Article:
The mind is a powerful thing, and that just shows in the results of a newly published paper about perceived physical activity. According to the researchers' findings, people who believe that they are more active than they actually are, are more likely to live longer compared to active people who believe that they aren't active enough.

Mind Over Matter

Perhaps you've heard of the phrase "mind over matter" before, which has been used in the past to pertain to the power of the mind despite physical constraints. Now a new study reveals that that phrase could actually be applicable when it comes to physical health.

A Stanford University research published in the journal Health Psychology reviewed the effects of personal perception regarding levels of physical activity to mortality rates in the population level. Researchers gathered their figures from the 1990 National Health Interview Survey (NHIS), the 1999-2002 as well as the 2003-2006 National Health and Nutrition Examination Survey (NHANES) and the National Death Index.

In the NHIS survey, the respondents were asked to rate whether they believed they were more or less physically active compared to other people their age, while the NHANES survey determined the self-reported "actual activity levels." A 21-year mortality follow-up then measured any participant death between the original review date and Dec. 31, 2011.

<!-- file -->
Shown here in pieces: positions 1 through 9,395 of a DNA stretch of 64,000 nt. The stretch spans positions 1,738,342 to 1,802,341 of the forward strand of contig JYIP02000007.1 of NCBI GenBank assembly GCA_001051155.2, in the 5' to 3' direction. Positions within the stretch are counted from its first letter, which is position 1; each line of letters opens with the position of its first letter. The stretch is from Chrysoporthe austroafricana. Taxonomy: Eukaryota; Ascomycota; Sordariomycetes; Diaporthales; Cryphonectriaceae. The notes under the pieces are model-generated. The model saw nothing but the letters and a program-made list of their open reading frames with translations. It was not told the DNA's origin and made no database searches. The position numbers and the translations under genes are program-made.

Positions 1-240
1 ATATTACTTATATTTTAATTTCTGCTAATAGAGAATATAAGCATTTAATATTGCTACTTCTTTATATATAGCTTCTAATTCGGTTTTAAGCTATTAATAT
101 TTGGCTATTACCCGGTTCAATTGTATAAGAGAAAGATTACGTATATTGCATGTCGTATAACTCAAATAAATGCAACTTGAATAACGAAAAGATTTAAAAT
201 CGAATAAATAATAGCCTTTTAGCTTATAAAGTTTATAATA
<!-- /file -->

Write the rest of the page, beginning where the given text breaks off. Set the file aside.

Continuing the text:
Researchers found that the participants who claimed to be not as physically active as their peers were 71 percent more likely to have died between the initial survey and the follow-up than those who perceived themselves as more active even if their actual physical activity did not match their perception.

The results remained even after putting actual activity levels as well as other covariates into consideration.

Perceived Physical Activity

The results of the study show that while actual physical activity is an important part of keeping the body healthy, perceived physical activity is also another important variable that must be significantly considered.

That's not saying that actual physical activity is irrelevant, as it remains to have a crucial role in health and mortality. However, along with the growing appreciation for the power of perception in prescribing medication and evaluating medical procedures, they believe that their results show the need for appreciating the power of perception in promoting behavior change.

Further, they explain that health cannot simply be attributed to a single factor but is something that must be discussed as a whole.

"Most people know that not exercising enough is bad for your health, but most people do not know that thinking you are not exercising enough can also harm your health," said Octavio Zahrt of Stanford University Graduate School of Business, coauthor of the study.

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